Culture Writer Catalina Perez reviews the musical adaption of Peter Pan, and finds the performance to be an immersive and entertaining experience
The new revival of Peter Pan: A Musical Adventure is a charming and endearing take on the beloved tale, and is currently being hosted by the Wolverhampton Grand Theatre. Based on the book by writer Willis Hall, this amateur production captures the innocence and ingenuity of the source material and delivers it with charisma, sweetness, and humour.
We are introduced to Peter Pan (Fergus Edwards), a playful and mischievous boy who, while looking for his lost shadow meets Wendy (Maddie Evans), John (Joseph Dowen) and Michael (Jett Austin-Richards), the children of the Darling family. The three of them (accompanied by the fairy Tinker Bell) decide to travel to Neverland, the place where Peter Pan comes from. There, they have an array of adventures and meet the Lost Boys, mermaids, and a group of threatening pirates, among others.
The plot can become a bit slow at parts, but in general is well paced and easy to follow, especially if one has a previous relation with the other versions of the tale. Namely, it follows a very similar storyline to the 1953 Disney adaptation, therefore, fans of the animated movie will find it familiar but not repetitive. The additional musical numbers help to expand some narratives and characters, in particular, the development of the character of Mrs Darling (Lydia Hackett), the mother of the three siblings, is a touching and relatable addition to the argument, expressed through a very emotional ballad and a very impressive singing performance.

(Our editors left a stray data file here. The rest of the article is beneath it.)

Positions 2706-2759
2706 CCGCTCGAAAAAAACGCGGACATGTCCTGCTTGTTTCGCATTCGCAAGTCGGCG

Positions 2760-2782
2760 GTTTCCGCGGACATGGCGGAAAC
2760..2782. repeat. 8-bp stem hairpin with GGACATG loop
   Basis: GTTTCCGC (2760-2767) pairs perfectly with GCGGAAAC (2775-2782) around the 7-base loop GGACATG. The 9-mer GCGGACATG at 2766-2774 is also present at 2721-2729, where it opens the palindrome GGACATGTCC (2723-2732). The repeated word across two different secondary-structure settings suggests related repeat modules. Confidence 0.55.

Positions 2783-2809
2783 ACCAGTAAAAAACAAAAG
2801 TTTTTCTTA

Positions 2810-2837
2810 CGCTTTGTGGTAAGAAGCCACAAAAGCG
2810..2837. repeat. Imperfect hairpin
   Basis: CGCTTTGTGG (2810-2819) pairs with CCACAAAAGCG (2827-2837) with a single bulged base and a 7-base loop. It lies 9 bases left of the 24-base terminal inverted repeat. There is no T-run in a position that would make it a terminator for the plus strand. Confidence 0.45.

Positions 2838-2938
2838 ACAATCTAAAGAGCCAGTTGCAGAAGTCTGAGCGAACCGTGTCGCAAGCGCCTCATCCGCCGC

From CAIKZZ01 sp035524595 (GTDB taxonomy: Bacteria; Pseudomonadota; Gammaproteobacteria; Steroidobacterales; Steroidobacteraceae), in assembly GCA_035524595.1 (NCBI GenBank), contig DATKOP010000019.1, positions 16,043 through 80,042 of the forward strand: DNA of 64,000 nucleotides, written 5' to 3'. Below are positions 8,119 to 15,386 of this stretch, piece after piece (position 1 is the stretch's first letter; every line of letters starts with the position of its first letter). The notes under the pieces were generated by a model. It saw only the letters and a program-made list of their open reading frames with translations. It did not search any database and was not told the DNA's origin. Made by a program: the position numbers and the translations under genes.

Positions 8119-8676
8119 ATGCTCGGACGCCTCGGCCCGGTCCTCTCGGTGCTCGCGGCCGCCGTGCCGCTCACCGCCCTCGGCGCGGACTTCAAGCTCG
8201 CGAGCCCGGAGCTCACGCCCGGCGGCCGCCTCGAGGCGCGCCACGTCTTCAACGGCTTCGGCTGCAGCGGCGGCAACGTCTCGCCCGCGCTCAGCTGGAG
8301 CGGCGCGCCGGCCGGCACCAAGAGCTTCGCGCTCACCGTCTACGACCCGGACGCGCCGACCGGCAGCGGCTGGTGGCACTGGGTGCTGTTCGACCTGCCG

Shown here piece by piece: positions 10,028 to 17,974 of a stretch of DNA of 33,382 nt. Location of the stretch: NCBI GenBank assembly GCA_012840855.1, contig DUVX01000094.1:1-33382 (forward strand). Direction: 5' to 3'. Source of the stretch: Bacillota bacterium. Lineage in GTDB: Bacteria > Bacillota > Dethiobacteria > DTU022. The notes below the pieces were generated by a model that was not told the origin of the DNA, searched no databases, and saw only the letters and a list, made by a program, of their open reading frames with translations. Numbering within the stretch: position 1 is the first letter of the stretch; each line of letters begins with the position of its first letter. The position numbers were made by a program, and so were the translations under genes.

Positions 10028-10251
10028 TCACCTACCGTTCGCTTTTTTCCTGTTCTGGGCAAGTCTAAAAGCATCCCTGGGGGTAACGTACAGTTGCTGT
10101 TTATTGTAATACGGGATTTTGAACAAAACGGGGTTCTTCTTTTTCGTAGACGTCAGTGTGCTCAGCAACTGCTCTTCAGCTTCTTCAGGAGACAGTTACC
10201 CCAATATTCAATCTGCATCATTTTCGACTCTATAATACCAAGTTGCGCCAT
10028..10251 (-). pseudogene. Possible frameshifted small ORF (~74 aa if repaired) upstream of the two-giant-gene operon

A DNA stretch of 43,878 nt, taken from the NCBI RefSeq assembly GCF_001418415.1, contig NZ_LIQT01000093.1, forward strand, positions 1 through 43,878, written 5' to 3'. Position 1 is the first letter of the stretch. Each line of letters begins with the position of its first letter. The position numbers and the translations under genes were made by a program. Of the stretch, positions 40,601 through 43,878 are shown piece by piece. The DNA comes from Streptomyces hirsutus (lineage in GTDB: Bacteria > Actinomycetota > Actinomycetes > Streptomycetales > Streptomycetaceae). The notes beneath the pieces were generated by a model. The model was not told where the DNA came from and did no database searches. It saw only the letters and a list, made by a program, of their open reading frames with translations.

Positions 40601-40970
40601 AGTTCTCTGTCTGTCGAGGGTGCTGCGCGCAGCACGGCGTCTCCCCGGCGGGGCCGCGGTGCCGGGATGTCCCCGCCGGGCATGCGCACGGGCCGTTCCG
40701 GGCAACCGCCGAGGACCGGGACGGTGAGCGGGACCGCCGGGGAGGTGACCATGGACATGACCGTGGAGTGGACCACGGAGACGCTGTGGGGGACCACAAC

The singing performances are well achieved, with a special mention to the two young leads of the play Maddie Evans and Joseph Dowen (Peter Pan and Wendy), both of whom accomplish the emotional and physical requirements of their roles successfully. However, the choreography lacks complexity, and some of the acts can become monotone after a while.
In terms of acting, the cast delivers an enthusiastic portrayal of the roles. A lot of the actors are actual children of different ages, which makes it not only more genuine and adorable, but also easier to get caught up in the fantasy of a world where kids do not grow up. To build this world, the play also takes full advantage of special effects. There are numerous flying sequences, interesting use of lighting to create characters and shift moods and some acrobatics that make it an even more immersive experience. Plus, there is a real life St. Bernard dog playing the part of Nana!
The acting and singing of the children is remarkable, and the adults too play an important part of the success for this production. Some of the highlights include the hilarious dialogues between Captain Hook (Dan Smith) and Smee (Zachary Hollinshead) and a big final revelation, delivered by The Storyteller (Amy Frost).
Peter Pan: A Musical Adventure is a joyful and wholesome production, especially designed to be an immersive and entertaining experience for young children, who will want to get out of the theatre and start flying just like Peter Pan.
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